Weather can be one of the hardest things to overcome in a new place. Temperatures around the globe vary from place to place. What's cold in one part of the world is considered hot somewhere else.
Coming from a place where the average temperature is 80 degrees Fahrenheit with a chance of an afternoon shower, I was not quite prepared for the searing summer streets of Southern Taiwan. But if you put yourself out there, life has a way of beating you down and showing you the truth.
“Okay, repeat after me,” Lǎoshī stands in the front of the class commanding attention. I sit up a little straighter. “Jīntiān. hěn rè!”
“Jīntiān, hěn rè,” our imitative voices are soft and disorganized. We fall behind one another, each of us trying to understand every single word of Mandarin while attempting to hit the proper tones at the same time. I try to make sense of it all, but my brains are boiling from the heat outside. The streets of Kaohsiung, Taiwan have been brutally hot as of late. I wipe the sweat off my brow and try my best to sit up straighter and concentrate.
“Yes, okay, try again, ” Lǎoshī says, clearly wanting more energy from her students, more heat. “Jīntiān, hěn rè!” Jīntiān..that means today. Something clicks in my mind. Hěn means very. That means that today is rè, but not just rè, but very rè! Alright, so Today it's very much rè. But what is rè?
Okay, I can get this, I tell myself, I just have to focus. I shake my head to try and clear it, but the insane humidity is fogging up my mental capacities.
This time we muster up the volume to go at it collectively as a class. “Jīntiān, hěn rè!” We repeat in almost perfect unison. Lǎoshī smiles and nods her head. She looks pleased with our enthusiasm.
But what does that mean? I think. Hmmm...Today, it is very rè. This fill in the blank game is killing me, it's too hot to think straight. I feel like I'm going nowhere with this.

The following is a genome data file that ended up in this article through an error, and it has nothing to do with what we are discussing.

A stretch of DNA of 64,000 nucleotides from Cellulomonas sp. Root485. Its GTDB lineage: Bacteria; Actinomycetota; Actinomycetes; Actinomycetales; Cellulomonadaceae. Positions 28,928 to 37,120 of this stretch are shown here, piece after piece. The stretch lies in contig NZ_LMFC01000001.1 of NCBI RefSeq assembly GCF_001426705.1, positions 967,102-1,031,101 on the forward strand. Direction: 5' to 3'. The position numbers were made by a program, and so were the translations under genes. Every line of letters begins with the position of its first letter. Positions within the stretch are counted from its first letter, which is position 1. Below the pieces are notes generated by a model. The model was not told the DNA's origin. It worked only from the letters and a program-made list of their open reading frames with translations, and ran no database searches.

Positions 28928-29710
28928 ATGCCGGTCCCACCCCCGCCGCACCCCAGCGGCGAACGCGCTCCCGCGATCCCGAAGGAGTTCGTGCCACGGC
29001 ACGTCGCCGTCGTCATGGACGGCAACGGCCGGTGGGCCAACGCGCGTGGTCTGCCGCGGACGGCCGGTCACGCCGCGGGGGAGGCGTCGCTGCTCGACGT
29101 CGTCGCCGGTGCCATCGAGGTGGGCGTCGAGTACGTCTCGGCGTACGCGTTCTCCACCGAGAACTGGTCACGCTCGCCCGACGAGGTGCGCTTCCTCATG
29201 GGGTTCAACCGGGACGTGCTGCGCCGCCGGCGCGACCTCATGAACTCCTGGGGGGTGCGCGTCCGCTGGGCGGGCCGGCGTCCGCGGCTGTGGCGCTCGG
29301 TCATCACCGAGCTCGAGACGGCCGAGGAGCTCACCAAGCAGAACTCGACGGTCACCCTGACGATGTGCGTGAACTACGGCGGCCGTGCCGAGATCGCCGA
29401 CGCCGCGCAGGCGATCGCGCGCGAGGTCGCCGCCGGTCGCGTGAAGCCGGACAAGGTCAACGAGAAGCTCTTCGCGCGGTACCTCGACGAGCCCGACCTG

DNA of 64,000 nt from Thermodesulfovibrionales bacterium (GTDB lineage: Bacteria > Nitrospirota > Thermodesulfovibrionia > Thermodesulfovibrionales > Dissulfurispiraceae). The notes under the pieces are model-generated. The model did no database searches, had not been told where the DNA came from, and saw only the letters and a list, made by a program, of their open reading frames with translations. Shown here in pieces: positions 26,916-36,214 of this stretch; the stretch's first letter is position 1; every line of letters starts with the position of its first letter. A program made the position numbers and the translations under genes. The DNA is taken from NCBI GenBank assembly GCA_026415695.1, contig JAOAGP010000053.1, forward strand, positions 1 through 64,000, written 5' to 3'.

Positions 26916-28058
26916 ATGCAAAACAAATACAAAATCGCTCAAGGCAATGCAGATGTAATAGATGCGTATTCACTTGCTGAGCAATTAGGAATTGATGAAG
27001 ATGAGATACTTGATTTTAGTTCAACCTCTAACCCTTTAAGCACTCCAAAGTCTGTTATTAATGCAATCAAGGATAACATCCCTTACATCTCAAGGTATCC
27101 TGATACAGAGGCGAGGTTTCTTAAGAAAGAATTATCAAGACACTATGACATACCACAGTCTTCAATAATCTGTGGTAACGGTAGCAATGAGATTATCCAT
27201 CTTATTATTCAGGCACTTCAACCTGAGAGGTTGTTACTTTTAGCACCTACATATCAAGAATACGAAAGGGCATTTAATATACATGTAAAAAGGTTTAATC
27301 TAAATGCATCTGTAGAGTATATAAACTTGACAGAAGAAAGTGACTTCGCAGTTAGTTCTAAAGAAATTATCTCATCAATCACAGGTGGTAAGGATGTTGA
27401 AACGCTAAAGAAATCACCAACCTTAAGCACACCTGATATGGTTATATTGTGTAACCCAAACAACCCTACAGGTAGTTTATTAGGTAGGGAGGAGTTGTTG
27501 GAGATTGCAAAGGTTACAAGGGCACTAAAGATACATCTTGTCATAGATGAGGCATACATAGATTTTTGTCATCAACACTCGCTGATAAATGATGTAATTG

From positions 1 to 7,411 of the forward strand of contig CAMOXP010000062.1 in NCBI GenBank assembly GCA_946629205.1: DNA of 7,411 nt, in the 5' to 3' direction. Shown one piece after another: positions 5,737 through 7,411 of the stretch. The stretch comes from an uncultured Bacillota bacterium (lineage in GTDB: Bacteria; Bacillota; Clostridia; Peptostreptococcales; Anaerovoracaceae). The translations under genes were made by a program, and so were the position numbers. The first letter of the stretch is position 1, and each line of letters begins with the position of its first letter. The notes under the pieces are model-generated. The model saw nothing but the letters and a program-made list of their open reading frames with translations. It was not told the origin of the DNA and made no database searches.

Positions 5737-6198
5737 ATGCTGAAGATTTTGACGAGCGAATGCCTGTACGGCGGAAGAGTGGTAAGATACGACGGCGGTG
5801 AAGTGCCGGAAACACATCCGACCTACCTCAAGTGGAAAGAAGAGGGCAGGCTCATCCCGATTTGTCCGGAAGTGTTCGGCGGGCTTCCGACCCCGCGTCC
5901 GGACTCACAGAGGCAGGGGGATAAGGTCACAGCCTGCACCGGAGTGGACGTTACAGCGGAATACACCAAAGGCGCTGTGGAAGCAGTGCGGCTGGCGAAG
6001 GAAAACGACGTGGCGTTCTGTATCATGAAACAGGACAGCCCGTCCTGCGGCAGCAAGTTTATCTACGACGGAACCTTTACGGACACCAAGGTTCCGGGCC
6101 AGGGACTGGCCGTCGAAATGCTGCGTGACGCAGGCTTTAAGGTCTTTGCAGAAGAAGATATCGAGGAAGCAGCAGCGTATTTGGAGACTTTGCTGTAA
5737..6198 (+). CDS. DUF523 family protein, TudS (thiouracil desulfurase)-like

“Good, much better,” Lǎoshī's voice enters into my muddled thoughts and breaks my concentration.
She continues, “So who knows what this mean?”
Wait, I almost have it, I think.
“Hot,” Oudi speaks up. “It means, Today, it is very hot!”
Ding ding ding! The delayed light bulb finally switches on. Of course! Hěn rè indeed...what else could it have meant? After all, today is 34°C, and at 79% humidity it actually feels more like it's 42°C.
Yes, I think to myself, you are correct...Jīntiān hěn hěn hěn hěn rè! (Warning: That was very poor Mandarin grammar.)
Lǎoshī proceeds to write the number 35 on the white board. “Zuótiān,” yesterday, “Kaohsiung was 35 degrees Celsius.”
Yes, I know, I think to myself, How can I forget?
Lǎoshī continues as she writes the number 38 on the board, “Zuótiān, Taipei was 38 degrees Celsius.”
Whoa! Sucks for those northerners! I think.
She turns around slowly to look at us and asks, “Do you know what the temperature was in Beijing?” Turning back to the whiteboard she writes 41°C.
Hěn rè! I think. Suddenly, I don't feel so bad for myself anymore.
Before coming to Taiwan I had heard about the brutal heat. I'd called up Gary and Stacey, who studied Mandarin in Tainan City for six months, to ask them what it was like.
“Oh yeah, one more thing,” Gary said, right before hanging up. “The heat is gonna kill you!”
But despite the warnings, I never took the time to really think about the numbers. Even after my arrival in March, I didn't think much of it. “Oh, this isn't too bad,” I said then. I can deal with this, I've been through heat like this before.